Erasing Faiz Only Adds to his Significance

Social Commentary

Erasing Faiz Only Adds to his Significance

Illustration: Shruti Yatam

In a constantly changing world, poetry holds a sense of permanence. A society, I believe, cannot exist without poetry and poets, because they come from a realm of emotions, the intangible and therefore unquantifiable. They help us fathom the world around us, allow us to understand ourselves in a different light, and put into words all those things that cannot even be touched. ‘No matter what anybody tells you, words and ideas can change the world,’ Robin Williams says in The Dead Poets’ Society. Poetry moves you in ways that reason and logic can’t. It implores you to seek beyond the ordinary, to challenge the status quo and maybe that’s why the recent exclusion of Faiz Ahmed Faiz’s verses from CBSE’s 2022-23 academic curriculum should alarm us all. Not for what this step wants to say, but for what it wants to hold back.

The recent exclusion of Faiz Ahmed Faiz’s verses from CBSE’s 2022-23 academic curriculum should alarm us all.

For more than a decade, CBSE students have read the translated excerpts of two of Faiz’s poems. The excerpts were part of two images turned posters created by ANHAD (Act Now For Harmony And Democracy), an NGO and the Voluntary Health Association Of India. Both these images were removed from the NCERT Class 10, Democratic Politics II, textbook, from the section on Religion, Communalism, and Politics – Communalism, Secular State. The first poster had the verse, “Not enough to shed tears, to suffer anguish, not enough to nurse love in secret…Today, walk in the public square fettered in chains.” which is an excerpt from the poem, Aaj Bazaar Me Pa Ba Jola Chalo, written by Faiz when he was being taken to the dentist’s office from the jail in Lahore and was in shackles himself.

The other poster read, “We remain strangers even after so many meetings, bloodstains remain even after so many rains.” lines from Dhaka Se Wapsi Par, a poem that Faiz wrote after his return from Bangladesh in 1974. Along with these poems several other topical entries like the Cold War, Mughal Courts, and Food Security have also been removed. The explanation offered for these changes is that it is a ‘part of the syllabus rationalization process and were in line with NCERT recommendations’ which is hardly any explanation at all. Poetry, if nothing else, helps rationalise through fiction, fantasy and often unsaid truths. In a sea of floating riddles and bureaucratic lies, it is perhaps the only beacon of honesty.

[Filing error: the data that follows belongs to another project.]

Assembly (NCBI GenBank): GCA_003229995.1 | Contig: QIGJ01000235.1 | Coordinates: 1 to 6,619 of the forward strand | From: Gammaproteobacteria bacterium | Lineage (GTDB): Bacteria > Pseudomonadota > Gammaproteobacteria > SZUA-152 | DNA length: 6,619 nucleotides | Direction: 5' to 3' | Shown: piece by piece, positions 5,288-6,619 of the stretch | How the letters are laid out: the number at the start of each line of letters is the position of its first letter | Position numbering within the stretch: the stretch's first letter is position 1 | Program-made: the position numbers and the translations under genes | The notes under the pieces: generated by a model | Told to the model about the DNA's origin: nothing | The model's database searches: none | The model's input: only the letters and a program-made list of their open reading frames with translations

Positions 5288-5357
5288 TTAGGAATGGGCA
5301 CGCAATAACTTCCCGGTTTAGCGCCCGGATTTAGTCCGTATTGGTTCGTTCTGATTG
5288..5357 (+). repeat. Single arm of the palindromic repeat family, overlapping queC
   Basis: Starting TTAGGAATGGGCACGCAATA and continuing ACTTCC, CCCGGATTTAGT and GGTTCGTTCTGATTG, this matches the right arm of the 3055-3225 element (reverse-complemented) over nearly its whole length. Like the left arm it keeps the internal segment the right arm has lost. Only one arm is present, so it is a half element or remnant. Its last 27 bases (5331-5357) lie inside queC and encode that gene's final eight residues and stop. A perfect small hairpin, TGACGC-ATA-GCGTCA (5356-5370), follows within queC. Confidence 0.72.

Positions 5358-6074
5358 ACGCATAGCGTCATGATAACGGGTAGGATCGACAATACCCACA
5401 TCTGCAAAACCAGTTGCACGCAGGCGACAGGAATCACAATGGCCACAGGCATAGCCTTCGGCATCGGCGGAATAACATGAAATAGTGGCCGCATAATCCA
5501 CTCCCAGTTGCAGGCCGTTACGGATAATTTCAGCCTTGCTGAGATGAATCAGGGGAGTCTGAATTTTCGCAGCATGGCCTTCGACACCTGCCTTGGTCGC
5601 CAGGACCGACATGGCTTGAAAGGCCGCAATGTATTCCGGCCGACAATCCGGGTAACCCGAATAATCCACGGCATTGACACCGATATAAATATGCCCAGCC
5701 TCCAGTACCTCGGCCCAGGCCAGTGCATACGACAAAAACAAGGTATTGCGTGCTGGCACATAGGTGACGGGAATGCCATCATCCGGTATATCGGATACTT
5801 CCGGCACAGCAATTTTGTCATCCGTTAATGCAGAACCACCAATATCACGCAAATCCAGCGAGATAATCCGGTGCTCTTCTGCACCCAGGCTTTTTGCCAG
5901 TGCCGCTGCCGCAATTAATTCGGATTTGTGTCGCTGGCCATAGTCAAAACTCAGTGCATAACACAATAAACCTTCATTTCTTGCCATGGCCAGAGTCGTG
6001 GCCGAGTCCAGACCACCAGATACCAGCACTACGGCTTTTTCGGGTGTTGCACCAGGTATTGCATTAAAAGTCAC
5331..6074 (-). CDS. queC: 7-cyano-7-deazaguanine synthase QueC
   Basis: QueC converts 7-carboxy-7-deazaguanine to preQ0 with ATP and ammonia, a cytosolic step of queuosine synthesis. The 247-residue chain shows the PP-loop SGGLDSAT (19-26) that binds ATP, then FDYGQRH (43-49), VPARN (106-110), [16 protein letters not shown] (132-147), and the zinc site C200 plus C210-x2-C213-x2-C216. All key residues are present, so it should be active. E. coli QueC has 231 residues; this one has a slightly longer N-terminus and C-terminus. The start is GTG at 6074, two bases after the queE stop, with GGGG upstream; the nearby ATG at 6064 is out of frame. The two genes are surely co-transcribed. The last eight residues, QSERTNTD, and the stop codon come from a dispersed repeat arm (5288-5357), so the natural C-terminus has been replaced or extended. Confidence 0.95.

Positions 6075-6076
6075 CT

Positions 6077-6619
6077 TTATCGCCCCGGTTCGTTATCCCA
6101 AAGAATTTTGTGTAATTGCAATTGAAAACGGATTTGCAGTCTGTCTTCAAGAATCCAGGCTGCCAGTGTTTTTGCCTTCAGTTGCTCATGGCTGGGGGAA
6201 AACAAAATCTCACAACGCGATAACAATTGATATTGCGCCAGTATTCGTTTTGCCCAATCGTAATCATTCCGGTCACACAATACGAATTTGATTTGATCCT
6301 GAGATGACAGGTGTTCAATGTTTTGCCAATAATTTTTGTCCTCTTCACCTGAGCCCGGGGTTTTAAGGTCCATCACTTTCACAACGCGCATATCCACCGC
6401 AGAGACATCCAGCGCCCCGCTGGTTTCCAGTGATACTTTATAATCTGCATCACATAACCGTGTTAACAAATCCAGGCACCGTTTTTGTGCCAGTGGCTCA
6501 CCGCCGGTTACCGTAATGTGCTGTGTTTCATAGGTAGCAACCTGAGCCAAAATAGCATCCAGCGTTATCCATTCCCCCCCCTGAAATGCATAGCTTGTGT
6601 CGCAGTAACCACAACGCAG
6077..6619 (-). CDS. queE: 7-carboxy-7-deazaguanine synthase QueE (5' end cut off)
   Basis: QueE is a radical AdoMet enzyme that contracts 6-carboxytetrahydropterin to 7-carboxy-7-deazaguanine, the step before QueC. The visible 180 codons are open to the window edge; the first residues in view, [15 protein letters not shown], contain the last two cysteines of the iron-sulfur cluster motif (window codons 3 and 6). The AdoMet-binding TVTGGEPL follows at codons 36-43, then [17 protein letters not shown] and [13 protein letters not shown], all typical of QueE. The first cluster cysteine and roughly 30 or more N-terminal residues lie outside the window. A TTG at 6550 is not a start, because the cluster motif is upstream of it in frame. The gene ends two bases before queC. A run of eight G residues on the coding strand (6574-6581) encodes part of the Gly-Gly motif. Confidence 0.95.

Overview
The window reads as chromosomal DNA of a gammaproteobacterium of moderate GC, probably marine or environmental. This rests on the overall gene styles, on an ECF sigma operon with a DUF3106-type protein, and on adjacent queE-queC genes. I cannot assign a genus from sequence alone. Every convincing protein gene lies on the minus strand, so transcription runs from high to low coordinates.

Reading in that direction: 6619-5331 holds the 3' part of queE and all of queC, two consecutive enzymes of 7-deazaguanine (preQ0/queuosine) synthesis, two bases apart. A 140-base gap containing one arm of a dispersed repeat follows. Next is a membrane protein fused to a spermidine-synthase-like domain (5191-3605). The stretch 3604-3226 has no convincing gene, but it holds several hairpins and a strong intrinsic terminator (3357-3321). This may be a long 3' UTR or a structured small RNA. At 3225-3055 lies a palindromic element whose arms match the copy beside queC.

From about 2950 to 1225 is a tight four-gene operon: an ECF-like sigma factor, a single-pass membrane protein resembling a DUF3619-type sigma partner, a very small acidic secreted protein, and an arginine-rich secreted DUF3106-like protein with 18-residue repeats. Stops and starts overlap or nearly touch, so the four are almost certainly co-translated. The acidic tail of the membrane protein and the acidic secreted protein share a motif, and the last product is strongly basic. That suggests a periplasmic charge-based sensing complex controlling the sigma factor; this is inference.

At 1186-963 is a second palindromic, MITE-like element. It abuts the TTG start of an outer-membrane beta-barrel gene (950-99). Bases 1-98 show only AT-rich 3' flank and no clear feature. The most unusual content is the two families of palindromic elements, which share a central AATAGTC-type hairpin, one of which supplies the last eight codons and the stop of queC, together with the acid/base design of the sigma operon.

Faiz, in the Indian context, symbolizes protest in a country that has both seen some happen and some others suppressed at great personal and collective costs.

Wikipedia classifies Faiz as a Pakistani Poet, but when have poets ever belonged to one land? They’ve always transcended borders and barriers, and for that reason alone, he is loved equally on both sides of the border.  Faiz and his poetry symbolize defiance and dissent while having the power and reach to become a collective manifesto for mankind in their fight for fundamental rights. Since time immemorial, his work has acted as a song of protest and rebellion. In 1986, when Iqbal Bano sung Hum Dekhenge to a crowd of over 50,000 people, clad in a black saree, she did so as a clarion call against the Pakistani President Zia-ul-Haq – a moment that remains iconic to date. Songs such as Bol Ke Lab Azad Hain Tere, or Gulon Mein Rang Bhare can invoke the spirit of democracy and freedom even the hardest of places, the rockiest of chests.

Faiz, in the Indian context, symbolizes protest in a country that has both seen some happen and some others suppressed at great personal and collective costs. For that matter any curriculum in the world can only be enriched and blessed by Faiz’s poetry, and if criticism or the shredding of the curriculum is required, it can be done via constructive, literary criticism rather than a salient purge. Poetry, irrespective of tenor and politics, is essential to education, for it is what drives imagination and curiosity, the ability to drive beyond the obvious.

Faiz’s words can be erased, but their importance and endless beauty will find its way to everyone.

Not everyone is born with a poetic tongue, or the sensibility to comprehensively articulate what they feel. It is where poets become universal, vehicles for both our love and anger. Or as Faiz wrote “Bol ke lab azaad hain tere, bol zubaan ab tak teri, tera sutvan, jism hai tera, bol ke jaan ab tak teri hain”. It’s impossible for generations in this country to imagine a world without poetry and song. Yes we may not read and speak through verses every day, but they are there, dissolving into our lives and picking up from them, new energy and forever more lives. It’s why humans though transient, live through art and poetry. Be it in the application of a protest or more intimate in nature, poetry touches everyone, even those who think they can and are living without it. For Faiz’s words can be erased, but their importance, their truth and endless beauty will find its way to everyone, those who read, and those who won’t.

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